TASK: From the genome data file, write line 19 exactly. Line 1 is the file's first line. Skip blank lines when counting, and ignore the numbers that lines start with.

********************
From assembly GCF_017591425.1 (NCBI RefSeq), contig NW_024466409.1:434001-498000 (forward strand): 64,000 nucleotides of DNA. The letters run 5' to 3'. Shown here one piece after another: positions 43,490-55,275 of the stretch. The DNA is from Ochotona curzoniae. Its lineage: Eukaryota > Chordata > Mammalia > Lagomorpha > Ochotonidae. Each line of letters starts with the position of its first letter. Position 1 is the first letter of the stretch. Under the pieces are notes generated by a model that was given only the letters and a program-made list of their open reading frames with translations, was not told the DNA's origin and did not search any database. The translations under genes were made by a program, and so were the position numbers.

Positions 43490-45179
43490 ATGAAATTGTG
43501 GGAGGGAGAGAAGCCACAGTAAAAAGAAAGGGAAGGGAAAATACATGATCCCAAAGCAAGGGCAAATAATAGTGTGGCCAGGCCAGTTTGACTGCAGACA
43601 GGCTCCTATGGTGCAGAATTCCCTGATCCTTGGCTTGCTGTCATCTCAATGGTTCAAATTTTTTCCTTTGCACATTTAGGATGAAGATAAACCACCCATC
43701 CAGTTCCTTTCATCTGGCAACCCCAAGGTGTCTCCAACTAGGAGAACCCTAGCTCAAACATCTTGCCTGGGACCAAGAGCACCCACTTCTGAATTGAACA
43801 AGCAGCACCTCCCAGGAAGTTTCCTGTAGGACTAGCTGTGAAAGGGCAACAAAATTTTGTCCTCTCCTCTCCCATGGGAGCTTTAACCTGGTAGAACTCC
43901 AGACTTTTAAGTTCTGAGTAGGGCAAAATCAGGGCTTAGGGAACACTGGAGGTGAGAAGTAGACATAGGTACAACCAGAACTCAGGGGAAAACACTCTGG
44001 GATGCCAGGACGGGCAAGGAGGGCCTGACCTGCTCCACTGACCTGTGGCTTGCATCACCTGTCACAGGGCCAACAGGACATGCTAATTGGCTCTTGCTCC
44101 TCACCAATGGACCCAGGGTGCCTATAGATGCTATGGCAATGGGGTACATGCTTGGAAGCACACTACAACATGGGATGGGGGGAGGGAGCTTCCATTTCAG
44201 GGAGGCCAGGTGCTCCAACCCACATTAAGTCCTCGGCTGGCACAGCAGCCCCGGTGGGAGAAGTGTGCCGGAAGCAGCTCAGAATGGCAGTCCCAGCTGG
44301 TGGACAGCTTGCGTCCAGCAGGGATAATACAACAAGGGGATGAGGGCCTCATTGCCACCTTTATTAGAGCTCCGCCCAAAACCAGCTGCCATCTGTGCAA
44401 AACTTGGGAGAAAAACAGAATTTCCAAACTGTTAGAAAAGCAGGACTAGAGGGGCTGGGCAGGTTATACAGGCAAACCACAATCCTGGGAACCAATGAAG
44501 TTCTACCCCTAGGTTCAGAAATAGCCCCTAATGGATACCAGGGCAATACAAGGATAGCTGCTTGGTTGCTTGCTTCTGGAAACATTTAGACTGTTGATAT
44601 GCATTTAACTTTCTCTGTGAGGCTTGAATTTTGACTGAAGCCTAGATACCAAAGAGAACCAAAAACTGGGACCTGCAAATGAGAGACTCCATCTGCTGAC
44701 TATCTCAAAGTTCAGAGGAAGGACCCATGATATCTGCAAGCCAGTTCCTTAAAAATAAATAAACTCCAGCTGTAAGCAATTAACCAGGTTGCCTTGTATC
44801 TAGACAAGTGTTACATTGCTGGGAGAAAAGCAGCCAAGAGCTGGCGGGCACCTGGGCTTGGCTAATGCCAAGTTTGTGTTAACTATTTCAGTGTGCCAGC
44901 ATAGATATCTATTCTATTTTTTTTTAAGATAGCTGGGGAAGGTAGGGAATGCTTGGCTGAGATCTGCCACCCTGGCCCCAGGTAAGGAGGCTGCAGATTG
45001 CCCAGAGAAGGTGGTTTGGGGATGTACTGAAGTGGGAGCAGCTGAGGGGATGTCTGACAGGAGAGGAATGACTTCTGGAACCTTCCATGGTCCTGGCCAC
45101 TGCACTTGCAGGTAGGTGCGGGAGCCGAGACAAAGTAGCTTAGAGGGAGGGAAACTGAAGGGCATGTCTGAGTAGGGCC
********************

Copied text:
45001 CCCAGAGAAGGTGGTTTGGGGATGTACTGAAGTGGGAGCAGCTGAGGGGATGTCTGACAGGAGAGGAATGACTTCTGGAACCTTCCATGGTCCTGGCCAC